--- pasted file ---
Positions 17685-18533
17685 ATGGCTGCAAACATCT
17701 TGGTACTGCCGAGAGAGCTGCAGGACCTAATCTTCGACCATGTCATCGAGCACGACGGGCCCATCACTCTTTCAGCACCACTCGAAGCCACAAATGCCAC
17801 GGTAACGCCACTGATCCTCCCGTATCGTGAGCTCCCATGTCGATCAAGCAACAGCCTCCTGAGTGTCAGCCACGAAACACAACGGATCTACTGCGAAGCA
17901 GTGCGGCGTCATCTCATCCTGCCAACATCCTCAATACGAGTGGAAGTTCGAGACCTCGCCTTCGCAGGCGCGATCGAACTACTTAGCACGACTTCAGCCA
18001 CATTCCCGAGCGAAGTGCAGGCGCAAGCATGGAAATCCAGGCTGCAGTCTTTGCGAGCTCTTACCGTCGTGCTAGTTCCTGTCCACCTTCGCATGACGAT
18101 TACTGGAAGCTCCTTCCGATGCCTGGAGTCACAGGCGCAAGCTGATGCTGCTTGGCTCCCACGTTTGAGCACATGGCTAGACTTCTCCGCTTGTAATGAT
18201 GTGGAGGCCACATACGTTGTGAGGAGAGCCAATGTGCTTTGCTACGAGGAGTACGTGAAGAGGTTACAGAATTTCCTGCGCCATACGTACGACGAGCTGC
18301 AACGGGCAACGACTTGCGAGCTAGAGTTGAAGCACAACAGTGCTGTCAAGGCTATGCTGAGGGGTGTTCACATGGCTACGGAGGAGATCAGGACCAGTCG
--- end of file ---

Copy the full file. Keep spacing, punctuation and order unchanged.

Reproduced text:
Positions 17685-18533
17685 ATGGCTGCAAACATCT
17701 TGGTACTGCCGAGAGAGCTGCAGGACCTAATCTTCGACCATGTCATCGAGCACGACGGGCCCATCACTCTTTCAGCACCACTCGAAGCCACAAATGCCAC
17801 GGTAACGCCACTGATCCTCCCGTATCGTGAGCTCCCATGTCGATCAAGCAACAGCCTCCTGAGTGTCAGCCACGAAACACAACGGATCTACTGCGAAGCA
17901 GTGCGGCGTCATCTCATCCTGCCAACATCCTCAATACGAGTGGAAGTTCGAGACCTCGCCTTCGCAGGCGCGATCGAACTACTTAGCACGACTTCAGCCA
18001 CATTCCCGAGCGAAGTGCAGGCGCAAGCATGGAAATCCAGGCTGCAGTCTTTGCGAGCTCTTACCGTCGTGCTAGTTCCTGTCCACCTTCGCATGACGAT
18101 TACTGGAAGCTCCTTCCGATGCCTGGAGTCACAGGCGCAAGCTGATGCTGCTTGGCTCCCACGTTTGAGCACATGGCTAGACTTCTCCGCTTGTAATGAT
18201 GTGGAGGCCACATACGTTGTGAGGAGAGCCAATGTGCTTTGCTACGAGGAGTACGTGAAGAGGTTACAGAATTTCCTGCGCCATACGTACGACGAGCTGC
18301 AACGGGCAACGACTTGCGAGCTAGAGTTGAAGCACAACAGTGCTGTCAAGGCTATGCTGAGGGGTGTTCACATGGCTACGGAGGAGATCAGGACCAGTCG